John Short, 75, has been arrested in North Korea for distributing Christian pamphlets and could face a long period of incarceration.
Details are emerging of how Mr Short came to be arrested following apparent attempts to proselytise, which is illegal inside the isolated country.
Mr Short, a Hong-Kong based Australian missionary, travelled to North Korea on a two-man tour with Chinese Christian Wang Chong.
The Chinese travel agency which booked the two-person trip says it has been told that Mr Short, as well as carrying a large amount of Korean language Christian pamphlets in his luggage, has admitted to local officials that his journey was not only for the purpose of tourism.
Proselytising is viewed harshly inside North Korea and Mr Short, who is being held in custody in Pyongyang, is undoubtedly in trouble.
Mr Wang, who has now returned to Beijing, says their problems stemmed from a visit to a Buddhist temple, where Mr Short left pamphlet materials promoting Christianity.
"They took us to a mountain to visit a temple and a Buddhist statue was broken or smashed by someone. The door of this temple was damaged too," Mr Wang said.
"They were not happy for us to see this damage. We took some photos. They asked us to delete them and we deleted them.
"Mr Short believes in God. I believe in God too.
"He didn't feel comfortable in his heart and he left a pamphlet there relating to the gospel."
The local North Korean tour guide reported this to his superiors, who told security officials.
They found a fair quantity of Korean language Christian pamphlet material in Mr Short's bags back at the hotel.
Chinese tour company communicating with North Korean counterparts
The fact that BTG, the Chinese tour company that booked the trip for the two men, is communicating with its North Korean counterparts does not bode well for Mr Short.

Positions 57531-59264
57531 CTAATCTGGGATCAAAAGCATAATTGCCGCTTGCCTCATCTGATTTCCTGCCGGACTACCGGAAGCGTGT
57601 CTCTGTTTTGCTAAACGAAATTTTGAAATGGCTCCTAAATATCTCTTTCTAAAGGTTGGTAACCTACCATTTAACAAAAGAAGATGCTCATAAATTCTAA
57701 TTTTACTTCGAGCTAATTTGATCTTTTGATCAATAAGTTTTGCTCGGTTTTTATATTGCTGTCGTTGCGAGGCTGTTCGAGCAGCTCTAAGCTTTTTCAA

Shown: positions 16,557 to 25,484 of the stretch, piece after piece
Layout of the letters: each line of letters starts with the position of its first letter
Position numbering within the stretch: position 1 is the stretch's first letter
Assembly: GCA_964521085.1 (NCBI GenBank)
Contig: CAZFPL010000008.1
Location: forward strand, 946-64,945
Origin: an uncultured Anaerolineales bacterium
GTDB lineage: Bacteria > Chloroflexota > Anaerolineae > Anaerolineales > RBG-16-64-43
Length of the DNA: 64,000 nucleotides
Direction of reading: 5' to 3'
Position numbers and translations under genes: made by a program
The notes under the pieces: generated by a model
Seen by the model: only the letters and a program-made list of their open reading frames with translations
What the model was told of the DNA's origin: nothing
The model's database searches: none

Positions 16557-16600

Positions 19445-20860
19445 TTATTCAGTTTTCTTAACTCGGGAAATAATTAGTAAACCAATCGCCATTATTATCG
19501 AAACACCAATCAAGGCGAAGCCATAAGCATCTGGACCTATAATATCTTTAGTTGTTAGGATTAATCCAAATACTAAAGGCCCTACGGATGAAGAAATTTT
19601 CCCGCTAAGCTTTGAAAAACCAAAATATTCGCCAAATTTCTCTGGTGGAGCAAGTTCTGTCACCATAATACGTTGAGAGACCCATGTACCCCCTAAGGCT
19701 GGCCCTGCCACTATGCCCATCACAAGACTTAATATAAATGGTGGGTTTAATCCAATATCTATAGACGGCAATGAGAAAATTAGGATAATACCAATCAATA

An employee, Han Weiping, has been speaking to the North Koreans.
"When we called the DPRK travel agency they said he had admitted that he didn't go to North Korea only for tourism," Ms Weiping said.
With the North Koreans talking about such an admission, it is highly probable they are building a case against Mr Short.
Ms Weiping said that the trip was supposed to be for four days.
"The pamphlet event happened on the second day," Ms Weiping said.
"And on the third day it was planned for them to visit some sites, but the Australian man said he didn't want to go out and instead wanted to stay in the hotel.
"So the North Koreans could've become even more suspicious that he wasn't there as a tourist."
Mr Short's wife Karen Short says he went to North Korea because he wanted to help the local population.
She says it was her husband's second trip to the secretive country and he was aware of the risks.
Ms Short says she has been told her husband could be sentenced to hard labour for possession of illegal materials.
"He didn't go with the purpose to offend them," Ms Short said.
"But one-on-one contact is all you can do. You can't stand in the middle of the street and proclaim anything."
American-Korean Kenneth Bae was found guilty of this type of missionary work in North Korea and was sentenced to 15 years hard labour.